Kia plan puts heavy pressure on Ga. factory

Automotive News reports on Kia manufacturing in the U.S.

Auto Tech

How do you get a plant that appears to be at full capacity to turn out 50 percent more vehicles?

That will be the next rabbit out of the hat for red-hot Kia and Hyundai.

Kia's plan to build Optima sedans in West Point, Ga., this fall will put a mighty strain on production capacity for both Kia and Hyundai, just as their sales are exploding. Neither will discuss plans to add a new U.S. assembly plant or expand an existing one. But just do the math.

Kia says its West Point factory, which is less than two years old, can build 300,000 vehicles a year. But it's on track to go well over that in 2011.

And beginning in October Kia plans to produce 150,000 Optimas annually at the plant. It will be the sole production source for the mid-size sedan in the United States.

The plant already is jammed because last October corporate cousin Hyundai shifted production of the Santa Fe crossover there from Montgomery, Ala. Hyundai needed to boost Sonata output in Montgomery and make room for the Elantra that went into production in Alabama in November.

Kia already is running two shifts each weekday and at least one Saturday shift a month, building the Sorento crossover and Hyundai's Santa Fe. A third shift will be added when the Optima starts production, spokeswoman Corinne Hodges said.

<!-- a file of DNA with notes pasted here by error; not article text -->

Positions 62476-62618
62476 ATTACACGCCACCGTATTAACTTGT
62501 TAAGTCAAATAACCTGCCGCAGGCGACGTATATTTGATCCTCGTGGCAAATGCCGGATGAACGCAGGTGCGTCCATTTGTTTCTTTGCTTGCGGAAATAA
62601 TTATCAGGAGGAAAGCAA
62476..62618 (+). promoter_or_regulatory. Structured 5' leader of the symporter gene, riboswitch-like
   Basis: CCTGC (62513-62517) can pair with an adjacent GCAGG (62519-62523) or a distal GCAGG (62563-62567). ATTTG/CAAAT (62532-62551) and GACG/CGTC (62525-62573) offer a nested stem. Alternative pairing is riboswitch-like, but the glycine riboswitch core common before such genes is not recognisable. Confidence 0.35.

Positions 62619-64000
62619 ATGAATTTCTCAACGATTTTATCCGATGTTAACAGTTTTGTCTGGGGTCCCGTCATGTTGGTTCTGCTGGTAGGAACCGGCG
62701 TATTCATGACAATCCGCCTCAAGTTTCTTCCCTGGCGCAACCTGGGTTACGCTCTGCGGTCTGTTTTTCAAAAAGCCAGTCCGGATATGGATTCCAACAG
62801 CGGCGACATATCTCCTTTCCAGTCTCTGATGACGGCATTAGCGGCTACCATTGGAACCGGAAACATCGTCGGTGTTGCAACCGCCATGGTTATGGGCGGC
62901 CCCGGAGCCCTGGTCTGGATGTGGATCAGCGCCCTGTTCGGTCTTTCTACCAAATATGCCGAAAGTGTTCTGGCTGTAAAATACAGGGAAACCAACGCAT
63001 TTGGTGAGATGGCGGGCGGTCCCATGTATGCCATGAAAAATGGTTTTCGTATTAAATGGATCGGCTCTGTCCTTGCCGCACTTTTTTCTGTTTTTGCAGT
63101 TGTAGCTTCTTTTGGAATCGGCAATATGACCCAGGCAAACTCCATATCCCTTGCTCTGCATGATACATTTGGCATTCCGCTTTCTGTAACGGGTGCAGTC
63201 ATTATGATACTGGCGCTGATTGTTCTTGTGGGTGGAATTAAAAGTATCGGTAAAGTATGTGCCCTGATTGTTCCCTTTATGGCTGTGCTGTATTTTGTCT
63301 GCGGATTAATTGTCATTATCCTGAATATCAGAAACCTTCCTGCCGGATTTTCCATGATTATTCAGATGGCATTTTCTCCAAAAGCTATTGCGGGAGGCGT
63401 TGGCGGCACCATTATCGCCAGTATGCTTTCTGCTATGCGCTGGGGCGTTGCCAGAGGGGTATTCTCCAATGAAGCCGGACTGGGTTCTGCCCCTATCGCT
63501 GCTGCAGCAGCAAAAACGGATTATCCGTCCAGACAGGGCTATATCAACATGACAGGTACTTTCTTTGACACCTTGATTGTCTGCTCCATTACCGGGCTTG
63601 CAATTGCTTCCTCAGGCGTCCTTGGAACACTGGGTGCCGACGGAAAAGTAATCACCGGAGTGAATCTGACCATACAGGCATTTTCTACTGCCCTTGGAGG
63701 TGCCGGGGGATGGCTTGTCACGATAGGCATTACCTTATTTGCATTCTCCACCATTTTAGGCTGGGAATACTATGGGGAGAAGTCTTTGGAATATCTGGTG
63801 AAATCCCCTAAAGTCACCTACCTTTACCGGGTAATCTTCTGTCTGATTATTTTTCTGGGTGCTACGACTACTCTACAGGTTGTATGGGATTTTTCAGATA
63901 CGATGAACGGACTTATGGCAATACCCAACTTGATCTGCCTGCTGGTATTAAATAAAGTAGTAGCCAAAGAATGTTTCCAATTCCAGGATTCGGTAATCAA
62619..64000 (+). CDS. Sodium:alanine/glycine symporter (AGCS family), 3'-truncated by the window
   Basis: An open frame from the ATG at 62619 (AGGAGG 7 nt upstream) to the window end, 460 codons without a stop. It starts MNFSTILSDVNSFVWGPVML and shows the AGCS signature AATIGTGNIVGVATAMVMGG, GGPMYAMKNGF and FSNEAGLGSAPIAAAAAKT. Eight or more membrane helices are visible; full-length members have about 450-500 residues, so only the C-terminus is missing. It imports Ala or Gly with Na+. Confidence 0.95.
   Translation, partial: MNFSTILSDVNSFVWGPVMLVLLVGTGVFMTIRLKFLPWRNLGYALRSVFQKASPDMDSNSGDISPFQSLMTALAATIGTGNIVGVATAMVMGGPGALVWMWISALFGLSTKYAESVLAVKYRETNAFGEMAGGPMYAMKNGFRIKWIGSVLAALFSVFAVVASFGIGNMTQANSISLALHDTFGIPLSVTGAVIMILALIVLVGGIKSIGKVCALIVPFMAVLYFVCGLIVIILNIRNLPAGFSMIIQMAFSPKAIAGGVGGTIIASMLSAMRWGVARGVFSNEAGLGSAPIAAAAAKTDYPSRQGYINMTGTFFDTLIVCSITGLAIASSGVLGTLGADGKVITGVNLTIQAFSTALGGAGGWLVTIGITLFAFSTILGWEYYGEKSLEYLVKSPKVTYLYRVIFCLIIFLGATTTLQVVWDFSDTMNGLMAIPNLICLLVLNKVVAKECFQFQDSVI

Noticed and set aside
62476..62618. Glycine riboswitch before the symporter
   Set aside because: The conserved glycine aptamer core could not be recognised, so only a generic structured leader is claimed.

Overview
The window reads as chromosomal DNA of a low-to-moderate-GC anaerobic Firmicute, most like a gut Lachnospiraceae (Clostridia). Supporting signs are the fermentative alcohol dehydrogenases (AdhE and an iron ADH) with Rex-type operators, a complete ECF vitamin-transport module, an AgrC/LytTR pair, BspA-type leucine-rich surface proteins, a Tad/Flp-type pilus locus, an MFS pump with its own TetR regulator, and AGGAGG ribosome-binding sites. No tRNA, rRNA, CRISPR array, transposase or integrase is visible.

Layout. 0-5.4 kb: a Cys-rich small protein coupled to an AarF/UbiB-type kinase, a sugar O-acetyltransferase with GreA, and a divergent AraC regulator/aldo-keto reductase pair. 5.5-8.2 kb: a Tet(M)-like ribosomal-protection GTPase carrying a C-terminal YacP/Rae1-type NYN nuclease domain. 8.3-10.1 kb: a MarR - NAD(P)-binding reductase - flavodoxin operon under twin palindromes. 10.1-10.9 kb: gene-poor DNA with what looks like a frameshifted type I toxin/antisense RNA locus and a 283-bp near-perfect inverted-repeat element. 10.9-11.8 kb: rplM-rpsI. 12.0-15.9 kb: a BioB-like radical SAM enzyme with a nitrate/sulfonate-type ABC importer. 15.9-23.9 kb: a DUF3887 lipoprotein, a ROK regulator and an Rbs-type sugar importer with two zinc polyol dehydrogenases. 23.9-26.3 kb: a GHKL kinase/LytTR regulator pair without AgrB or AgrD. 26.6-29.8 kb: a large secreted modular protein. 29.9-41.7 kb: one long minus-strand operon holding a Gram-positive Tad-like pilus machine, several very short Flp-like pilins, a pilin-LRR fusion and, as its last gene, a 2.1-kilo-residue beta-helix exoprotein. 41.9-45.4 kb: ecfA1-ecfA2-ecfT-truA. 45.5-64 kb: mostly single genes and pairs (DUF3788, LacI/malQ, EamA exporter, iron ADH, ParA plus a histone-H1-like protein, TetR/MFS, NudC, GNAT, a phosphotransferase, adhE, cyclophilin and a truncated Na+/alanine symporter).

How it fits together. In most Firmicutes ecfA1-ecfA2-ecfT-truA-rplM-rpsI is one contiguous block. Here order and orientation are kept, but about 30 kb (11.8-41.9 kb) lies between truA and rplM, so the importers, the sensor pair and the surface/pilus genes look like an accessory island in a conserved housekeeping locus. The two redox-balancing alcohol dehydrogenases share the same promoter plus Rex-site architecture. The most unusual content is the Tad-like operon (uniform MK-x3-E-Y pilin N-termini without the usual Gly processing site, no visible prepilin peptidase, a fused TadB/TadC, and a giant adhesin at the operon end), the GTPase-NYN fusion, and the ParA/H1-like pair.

Hodges would not say what percentage of West Point's capacity is being used now, but the plant appears to be running close to capacity.

Through April, it built 54,082 Sorentos and 46,881 Santa Fes. If that pace continues for the rest of the year, Kia's plant will exceed 300,000 units in 2011, even without the Optima.

Tracy Handler, an analyst at IHS Automotive, expects Kia to reduce crossover production to make way for modest first-year production of the Optima. "With gas prices going up, they could probably see a little bit of a dial-back on Sorento and Santa Fe," she said.

Hyundai's Montgomery plant is building 1,360 cars a day on two 10-hour shifts, five days a week, and one eight-hour shift every other Saturday. "We're at capacity," said Hyundai spokesman Robert Burns.

Both Hyundai and Kia had record U.S. sales in 2010, and neither is slowing down. Hyundai sales are up 31 percent through April, and Kia has soared 42 percent. Together, Hyundai and Kia accounted for nearly 10 percent of the U.S. market last month, outselling all European brands combined for the first time.

But, for now, officials aren't talking about adding U.S. capacity. Hyundai spokesman Chris Hosford said the automaker has no current plans to build another U.S. plant or to expand in Alabama. "We feel confident that there will be sufficient production for the Santa Fe during the remainder of the year," he said.

The Santa Fe will be redesigned by the end of this year. He declined to talk about production plans for the new version.

"It's too early to say," Hosford said. "We're not discussing issues surrounding the redesign at this time."

(Source: Automotive News)

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